In the last couple of years I have developed a passion for fitness. I have also enjoyed working out to some extent, running in college, walking up the hills of San Francisco in heels (a bit unsafe really), and group fitness cardio classes-but now I can truly say it has become a love of mine. I go to shred classes, I lift heavy weights, I soul cycle, I do stretches on the floor at home, I walk and run blocks with my dog, I have dance-off parties with my stepson. I find joy in moving my body in some way every day.
And then there's the struggle-the struggle in fitness is when the real growth happens, not just the physical kind, but the mental kind. The war cry of trainers "You can do ANYTHING for thirty seconds!!!" Yes, You can. Of course there are times when it just seems too much, when I want to give up, order a pizza, go home and lay on the couch. And occasionally I do. But when I do, I know I made a decision to take care of myself. The moments when I keep going though, oh those are brilliant. Because I prove to myself that I can do it, that I can trust myself, that I am stronger than I think, that I can control those negative scary thoughts for "thirty more seconds." When things become emotionally tough in my life, I remember those times when I thought I couldn't lift heavier, run farther, cycle faster, and I find inspiration there, for me.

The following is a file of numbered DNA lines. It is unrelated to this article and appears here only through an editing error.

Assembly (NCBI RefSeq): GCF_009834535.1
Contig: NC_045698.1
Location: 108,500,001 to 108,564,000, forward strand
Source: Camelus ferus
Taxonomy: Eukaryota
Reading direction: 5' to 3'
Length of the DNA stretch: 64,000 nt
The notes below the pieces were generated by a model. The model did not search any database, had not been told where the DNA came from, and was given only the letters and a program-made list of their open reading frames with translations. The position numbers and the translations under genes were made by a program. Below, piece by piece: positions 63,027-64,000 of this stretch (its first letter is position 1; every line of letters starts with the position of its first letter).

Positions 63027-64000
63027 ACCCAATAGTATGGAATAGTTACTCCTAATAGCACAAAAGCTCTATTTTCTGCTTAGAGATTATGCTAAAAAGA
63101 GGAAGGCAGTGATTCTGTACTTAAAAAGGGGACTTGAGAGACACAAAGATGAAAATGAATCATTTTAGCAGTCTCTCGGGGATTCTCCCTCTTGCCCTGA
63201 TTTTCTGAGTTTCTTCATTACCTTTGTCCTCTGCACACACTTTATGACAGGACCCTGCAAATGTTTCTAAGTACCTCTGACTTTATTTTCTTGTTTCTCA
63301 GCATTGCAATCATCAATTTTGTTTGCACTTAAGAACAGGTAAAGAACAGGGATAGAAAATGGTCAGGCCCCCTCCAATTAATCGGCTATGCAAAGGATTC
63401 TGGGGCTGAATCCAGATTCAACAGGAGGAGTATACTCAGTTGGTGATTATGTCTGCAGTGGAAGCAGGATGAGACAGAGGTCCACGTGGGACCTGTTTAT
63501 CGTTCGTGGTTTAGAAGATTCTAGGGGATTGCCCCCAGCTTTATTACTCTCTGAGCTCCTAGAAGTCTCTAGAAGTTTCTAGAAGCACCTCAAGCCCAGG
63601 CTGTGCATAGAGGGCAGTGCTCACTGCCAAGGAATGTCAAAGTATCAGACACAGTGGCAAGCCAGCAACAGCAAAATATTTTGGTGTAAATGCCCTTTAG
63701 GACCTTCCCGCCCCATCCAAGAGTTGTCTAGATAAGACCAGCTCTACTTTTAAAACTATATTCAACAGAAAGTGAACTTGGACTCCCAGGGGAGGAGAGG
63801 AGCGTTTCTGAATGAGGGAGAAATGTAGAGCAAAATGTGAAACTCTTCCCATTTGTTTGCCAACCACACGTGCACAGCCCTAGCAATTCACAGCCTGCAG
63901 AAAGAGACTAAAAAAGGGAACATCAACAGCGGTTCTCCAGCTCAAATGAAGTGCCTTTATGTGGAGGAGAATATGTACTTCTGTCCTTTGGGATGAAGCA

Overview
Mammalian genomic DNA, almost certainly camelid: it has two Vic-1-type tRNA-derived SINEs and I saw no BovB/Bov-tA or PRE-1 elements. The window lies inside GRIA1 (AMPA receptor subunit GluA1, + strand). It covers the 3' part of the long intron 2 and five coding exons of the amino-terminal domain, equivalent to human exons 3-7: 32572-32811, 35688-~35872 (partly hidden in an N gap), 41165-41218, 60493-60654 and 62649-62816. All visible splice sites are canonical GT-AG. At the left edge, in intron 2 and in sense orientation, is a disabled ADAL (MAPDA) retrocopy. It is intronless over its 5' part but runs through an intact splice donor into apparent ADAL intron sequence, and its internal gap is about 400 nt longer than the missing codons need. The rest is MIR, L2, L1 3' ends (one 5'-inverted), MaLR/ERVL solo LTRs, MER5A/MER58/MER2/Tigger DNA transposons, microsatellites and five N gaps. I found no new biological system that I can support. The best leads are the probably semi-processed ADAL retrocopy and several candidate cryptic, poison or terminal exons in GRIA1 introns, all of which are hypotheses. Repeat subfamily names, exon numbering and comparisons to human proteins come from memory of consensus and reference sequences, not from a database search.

I know fitness is not "easy" and I am lucky to have developed such a passion, but it also took years (maybe decades) of work. It is nearly impossible to convince my non-fitness minded friends that this passion is also actually fun, but I do hope it gives you something to consider. Being active includes so many different types of exercise, and you can achieve the same level of mindfulness and mental strength with even the "smallest" goals.
I have reposted a few quotes from one of my favorite articles about weightlifting and mental health by Henry Rollins after the jump. I hope you enjoy it.:
These quotes are from an essay written by Henry Rollins originally published in Details Magazine in 1994.
You can find the entire essay reposted here: http://www.oldtimestrongman.com/strength-articles/iron-henry-rollins
From: Iron and the Soul
By Henry Rollins
"It took me years to fully appreciate the value of the lessons I have learned from the Iron. I used to think that it was my adversary, that I was trying to lift that which does not want to be lifted. I was wrong. When the Iron doesn’t want to come off the mat, it’s the kindest thing it can do for you. If it flew up and went through the ceiling, it wouldn’t teach you anything. That’s the way the Iron talks to you. It tells you that the material you work with is that which you will come to resemble. That which you work against will always work against you."
" I know more about myself. When something gets bad, I know it can’t be as bad as that workout."
"Muscle mass does not always equal strength. Strength is kindness and sensitivity. Strength is understanding that your power is both physical and emotional. That it comes from the body and the mind. And the heart."
"The Iron is the best antidepressant I have ever found. There is no better way to fight weakness than with strength. Once the mind and body have been awakened to their true potential, it’s impossible to turn back."